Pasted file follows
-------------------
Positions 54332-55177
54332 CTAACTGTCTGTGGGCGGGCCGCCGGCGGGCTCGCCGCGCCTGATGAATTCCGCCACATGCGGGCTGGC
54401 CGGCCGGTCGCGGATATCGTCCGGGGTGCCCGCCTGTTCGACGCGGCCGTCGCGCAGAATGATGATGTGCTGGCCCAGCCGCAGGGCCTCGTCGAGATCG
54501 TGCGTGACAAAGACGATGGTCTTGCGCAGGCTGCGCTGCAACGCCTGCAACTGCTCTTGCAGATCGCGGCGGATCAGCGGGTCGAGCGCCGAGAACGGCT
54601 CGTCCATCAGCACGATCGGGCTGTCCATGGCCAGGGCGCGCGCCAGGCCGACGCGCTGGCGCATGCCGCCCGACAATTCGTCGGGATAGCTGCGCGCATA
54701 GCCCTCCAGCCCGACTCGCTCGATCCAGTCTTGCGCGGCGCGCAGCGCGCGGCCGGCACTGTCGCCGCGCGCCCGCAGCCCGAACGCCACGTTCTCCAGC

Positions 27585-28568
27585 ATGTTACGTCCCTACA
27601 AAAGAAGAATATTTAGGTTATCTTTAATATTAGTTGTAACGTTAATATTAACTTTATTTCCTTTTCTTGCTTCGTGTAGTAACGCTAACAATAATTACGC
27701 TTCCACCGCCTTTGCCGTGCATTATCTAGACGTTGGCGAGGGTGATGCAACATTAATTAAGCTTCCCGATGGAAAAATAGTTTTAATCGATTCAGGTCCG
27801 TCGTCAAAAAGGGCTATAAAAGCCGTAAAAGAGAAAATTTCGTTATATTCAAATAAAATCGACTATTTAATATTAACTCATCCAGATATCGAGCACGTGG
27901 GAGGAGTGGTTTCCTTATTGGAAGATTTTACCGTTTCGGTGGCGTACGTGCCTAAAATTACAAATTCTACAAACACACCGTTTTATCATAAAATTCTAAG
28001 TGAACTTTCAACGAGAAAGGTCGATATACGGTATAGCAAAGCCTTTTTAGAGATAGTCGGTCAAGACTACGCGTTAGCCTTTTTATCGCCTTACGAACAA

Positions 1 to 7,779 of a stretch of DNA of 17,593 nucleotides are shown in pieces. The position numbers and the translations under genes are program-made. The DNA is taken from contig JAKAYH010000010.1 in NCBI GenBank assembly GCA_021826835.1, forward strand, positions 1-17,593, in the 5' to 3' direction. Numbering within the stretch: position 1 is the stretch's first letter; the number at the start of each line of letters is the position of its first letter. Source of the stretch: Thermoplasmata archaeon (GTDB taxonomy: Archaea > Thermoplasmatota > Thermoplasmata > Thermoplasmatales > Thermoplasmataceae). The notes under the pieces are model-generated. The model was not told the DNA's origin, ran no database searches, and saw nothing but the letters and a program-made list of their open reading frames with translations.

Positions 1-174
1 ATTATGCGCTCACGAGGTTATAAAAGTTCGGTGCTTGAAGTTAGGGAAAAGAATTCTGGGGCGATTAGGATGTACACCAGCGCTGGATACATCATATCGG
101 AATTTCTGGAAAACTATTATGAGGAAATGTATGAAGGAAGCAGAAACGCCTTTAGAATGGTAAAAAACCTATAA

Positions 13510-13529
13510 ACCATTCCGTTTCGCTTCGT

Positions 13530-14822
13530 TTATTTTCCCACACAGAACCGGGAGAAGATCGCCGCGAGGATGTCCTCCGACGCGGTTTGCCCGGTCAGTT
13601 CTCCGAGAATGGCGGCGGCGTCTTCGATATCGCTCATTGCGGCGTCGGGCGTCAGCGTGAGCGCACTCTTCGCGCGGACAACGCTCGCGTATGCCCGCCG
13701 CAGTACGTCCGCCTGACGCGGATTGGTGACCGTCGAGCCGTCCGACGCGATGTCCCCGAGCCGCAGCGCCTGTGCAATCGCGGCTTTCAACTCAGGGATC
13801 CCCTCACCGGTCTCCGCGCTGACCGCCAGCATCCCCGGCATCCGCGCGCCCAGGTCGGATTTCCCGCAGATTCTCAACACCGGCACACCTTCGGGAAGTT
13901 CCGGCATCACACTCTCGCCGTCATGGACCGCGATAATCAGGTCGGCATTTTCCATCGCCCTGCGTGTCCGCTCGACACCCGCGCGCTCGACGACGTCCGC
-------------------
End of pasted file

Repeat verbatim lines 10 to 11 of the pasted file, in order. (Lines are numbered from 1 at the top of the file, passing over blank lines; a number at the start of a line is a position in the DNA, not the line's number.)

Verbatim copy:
27701 TTCCACCGCCTTTGCCGTGCATTATCTAGACGTTGGCGAGGGTGATGCAACATTAATTAAGCTTCCCGATGGAAAAATAGTTTTAATCGATTCAGGTCCG
27801 TCGTCAAAAAGGGCTATAAAAGCCGTAAAAGAGAAAATTTCGTTATATTCAAATAAAATCGACTATTTAATATTAACTCATCCAGATATCGAGCACGTGG